Table of contents
About this book
Much of the research on fracture of rocks or rock-like materials conducted over the past two decades may be considered as "academic studies" of the general phenomenon of fracture. Yet, the understanding of this phenomenon is fundamental if a material is used in any engineering design, whether the aim is to prevent failure of the structure or to promote it. Fracture theories existing are generally empirical and derived from experimental results of laboratory test with simple boundary conditions. Because of the basic weakness of rock intension and because in general the environmental stresses in rock mechanics are compressive most of these theories consider fracture under compressive stress conditions. The Coulomb-Navier-, the Mohr-, the Griffith and the McClintock and Walsh criteria are typical examples and will be considered in the following. In addition the tendency during the past was in making accurate experiments under conditions of homogeneous stresses. To obtain information about the fracture behaviour with unequal principal stresses systems have to be used which involve inhomogeneous stresses. This case is of particular interest, since in practical rock mechanics we may expect conditions of highly inhomogeneous stresses. However, a consideration of such situations involve additional assumptions like the applicability of the theory of elasticity for calculating the stress field, which may be open to question. A distinction has to be made between fracture initiation and fracture propagation, since a detailed observation of the total fracture process in rock was possible by means of "stiff" and "servo-controlled" loading systems.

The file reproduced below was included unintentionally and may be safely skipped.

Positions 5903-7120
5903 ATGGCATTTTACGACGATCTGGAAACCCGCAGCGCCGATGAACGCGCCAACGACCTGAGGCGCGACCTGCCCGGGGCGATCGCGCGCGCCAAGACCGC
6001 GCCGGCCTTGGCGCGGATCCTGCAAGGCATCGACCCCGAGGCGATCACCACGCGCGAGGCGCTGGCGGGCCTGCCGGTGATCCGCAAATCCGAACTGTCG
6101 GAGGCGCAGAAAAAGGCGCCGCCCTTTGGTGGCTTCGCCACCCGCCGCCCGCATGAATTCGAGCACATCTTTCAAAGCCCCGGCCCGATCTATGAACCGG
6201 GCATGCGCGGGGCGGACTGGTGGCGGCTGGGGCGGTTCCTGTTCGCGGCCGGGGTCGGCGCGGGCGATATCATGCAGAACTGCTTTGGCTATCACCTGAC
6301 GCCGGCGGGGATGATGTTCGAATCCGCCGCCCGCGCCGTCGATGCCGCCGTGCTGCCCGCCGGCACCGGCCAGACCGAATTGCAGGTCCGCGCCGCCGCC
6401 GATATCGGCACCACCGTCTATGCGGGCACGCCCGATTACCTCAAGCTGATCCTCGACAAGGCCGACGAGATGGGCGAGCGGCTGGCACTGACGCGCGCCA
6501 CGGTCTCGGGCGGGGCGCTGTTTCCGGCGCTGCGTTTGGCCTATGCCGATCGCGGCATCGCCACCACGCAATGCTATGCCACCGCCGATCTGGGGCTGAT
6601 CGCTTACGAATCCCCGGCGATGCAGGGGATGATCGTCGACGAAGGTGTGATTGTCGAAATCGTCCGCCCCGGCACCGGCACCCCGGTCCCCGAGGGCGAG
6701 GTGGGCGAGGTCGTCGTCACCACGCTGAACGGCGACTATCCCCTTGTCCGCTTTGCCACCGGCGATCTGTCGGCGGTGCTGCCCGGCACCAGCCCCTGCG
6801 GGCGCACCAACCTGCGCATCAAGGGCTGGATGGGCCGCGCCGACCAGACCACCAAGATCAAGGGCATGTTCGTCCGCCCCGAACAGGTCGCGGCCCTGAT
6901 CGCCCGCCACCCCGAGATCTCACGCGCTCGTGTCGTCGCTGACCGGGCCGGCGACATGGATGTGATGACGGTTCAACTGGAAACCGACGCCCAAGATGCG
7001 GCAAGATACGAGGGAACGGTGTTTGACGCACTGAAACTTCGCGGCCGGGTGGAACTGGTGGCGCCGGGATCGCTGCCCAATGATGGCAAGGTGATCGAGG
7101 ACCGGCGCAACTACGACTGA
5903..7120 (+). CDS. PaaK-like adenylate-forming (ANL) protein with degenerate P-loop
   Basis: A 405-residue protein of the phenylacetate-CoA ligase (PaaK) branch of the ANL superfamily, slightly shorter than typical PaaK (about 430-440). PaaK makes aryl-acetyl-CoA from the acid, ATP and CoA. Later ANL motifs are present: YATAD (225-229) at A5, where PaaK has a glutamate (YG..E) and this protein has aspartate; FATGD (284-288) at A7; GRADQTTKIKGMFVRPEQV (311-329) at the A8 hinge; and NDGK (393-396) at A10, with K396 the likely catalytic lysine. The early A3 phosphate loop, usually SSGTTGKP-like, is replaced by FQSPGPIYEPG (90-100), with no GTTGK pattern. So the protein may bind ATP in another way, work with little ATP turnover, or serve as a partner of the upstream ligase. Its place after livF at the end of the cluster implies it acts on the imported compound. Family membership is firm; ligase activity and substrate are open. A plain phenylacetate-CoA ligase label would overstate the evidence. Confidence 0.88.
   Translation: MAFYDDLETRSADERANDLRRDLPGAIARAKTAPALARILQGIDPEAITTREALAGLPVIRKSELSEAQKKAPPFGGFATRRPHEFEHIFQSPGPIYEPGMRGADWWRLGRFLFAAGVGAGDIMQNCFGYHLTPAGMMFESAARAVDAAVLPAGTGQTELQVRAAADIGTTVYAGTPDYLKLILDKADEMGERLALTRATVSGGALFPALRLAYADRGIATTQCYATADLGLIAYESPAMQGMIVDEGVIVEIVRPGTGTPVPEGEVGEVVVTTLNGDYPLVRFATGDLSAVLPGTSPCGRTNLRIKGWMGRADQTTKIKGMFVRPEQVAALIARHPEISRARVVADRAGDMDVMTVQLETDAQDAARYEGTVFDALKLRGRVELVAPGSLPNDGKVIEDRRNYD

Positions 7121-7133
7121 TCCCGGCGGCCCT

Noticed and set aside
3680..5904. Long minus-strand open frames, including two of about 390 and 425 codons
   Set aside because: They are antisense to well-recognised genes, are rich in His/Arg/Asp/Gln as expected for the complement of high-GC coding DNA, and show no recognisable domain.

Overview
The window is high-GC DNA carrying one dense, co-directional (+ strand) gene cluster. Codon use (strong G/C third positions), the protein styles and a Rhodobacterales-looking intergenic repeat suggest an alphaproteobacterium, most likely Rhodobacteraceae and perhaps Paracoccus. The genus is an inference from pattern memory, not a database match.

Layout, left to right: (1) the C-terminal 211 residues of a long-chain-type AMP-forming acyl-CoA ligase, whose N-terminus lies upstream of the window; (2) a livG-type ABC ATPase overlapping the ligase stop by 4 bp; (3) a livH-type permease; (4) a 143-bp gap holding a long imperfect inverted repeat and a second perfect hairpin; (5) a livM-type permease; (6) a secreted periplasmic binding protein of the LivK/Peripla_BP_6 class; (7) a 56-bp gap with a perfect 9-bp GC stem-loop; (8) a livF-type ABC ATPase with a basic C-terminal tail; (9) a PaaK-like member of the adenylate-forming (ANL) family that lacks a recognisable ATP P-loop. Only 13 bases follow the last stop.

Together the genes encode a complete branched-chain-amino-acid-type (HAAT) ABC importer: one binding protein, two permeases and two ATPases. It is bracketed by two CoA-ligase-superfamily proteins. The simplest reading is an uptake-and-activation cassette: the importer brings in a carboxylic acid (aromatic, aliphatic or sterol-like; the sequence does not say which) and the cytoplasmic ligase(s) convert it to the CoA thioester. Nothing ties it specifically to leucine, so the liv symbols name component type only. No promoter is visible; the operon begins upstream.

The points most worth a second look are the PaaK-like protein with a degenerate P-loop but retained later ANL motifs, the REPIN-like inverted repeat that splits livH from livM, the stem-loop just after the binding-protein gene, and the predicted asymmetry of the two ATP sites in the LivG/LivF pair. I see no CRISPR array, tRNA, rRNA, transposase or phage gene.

Gebirgsmechanik Mechanics Coulomb design elasticity finite element method fracture friction Fundament material mechanics rock mechanics stability stress testing